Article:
Table of Contents
A vector is similar to an array, except that it can "grow" to accommodate as many items as you actually try to put into it:
A very useful structure.
We'll use it to implement many other ADTs.
Your text introduces a somewhat simplified version (the
minivector) of the
We'll use that simplified form when we look at how to implement
vectors, but will start by studying the
interface so that you know what you can do when programming
applications of it.
First, however, a slight digression into C++-isms. I stated earlier that “A vector is similar to an array”. The similarity comes from the fact that vectors keep their elements in numeric order and allow you to access them via indexing:
int a; vector<int> v; ⋮ a[i] = v[i+1];
string b; vector<string> w; ⋮ w = "Hello";
Folderol c; vector<Folderol> x; ⋮ x = c;
Because vectors are templates, we can have vectors containing almost any other type.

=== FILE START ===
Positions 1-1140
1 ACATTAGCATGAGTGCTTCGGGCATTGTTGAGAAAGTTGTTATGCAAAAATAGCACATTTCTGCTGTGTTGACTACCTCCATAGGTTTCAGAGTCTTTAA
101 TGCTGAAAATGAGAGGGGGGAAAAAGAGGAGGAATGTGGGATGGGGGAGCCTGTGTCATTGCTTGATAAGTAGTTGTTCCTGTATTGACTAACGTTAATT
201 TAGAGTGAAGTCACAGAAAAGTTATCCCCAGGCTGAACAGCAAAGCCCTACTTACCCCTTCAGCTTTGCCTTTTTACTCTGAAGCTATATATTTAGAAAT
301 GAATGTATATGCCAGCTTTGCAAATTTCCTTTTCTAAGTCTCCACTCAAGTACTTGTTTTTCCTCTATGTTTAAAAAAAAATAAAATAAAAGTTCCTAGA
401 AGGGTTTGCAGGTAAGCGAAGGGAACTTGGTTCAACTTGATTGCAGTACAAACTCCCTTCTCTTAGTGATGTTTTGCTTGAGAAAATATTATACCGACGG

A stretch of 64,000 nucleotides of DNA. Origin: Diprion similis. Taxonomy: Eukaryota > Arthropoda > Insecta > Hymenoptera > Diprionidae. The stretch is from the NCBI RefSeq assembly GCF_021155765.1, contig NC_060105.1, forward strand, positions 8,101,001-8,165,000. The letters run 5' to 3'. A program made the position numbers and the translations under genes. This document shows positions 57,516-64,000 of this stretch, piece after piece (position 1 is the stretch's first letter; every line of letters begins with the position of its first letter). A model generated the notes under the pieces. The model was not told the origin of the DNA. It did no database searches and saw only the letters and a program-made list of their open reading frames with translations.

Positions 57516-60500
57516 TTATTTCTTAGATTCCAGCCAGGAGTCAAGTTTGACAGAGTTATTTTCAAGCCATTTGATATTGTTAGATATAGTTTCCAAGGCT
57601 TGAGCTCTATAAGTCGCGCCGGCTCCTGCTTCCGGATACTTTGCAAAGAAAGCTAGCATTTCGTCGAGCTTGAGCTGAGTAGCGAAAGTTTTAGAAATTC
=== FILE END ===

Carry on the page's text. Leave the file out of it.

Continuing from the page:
Why “almost any type”? You might remember that not every type can be used in an array. A type can only be used as array elements if that type provides a default constructor, because that constructor is used to initialize the elements of the array.
Similarly, types that are to be used as vector elements have a special
requirement as well. This requirement is different from, but no more
stringent than the requirement for arrays. Types to be used in a vector must
supply a copy constructor. The textbook's
vector actually goes beyond this, requiring a
default constructor and an assignment operator as well, but these are not
required in standard versions.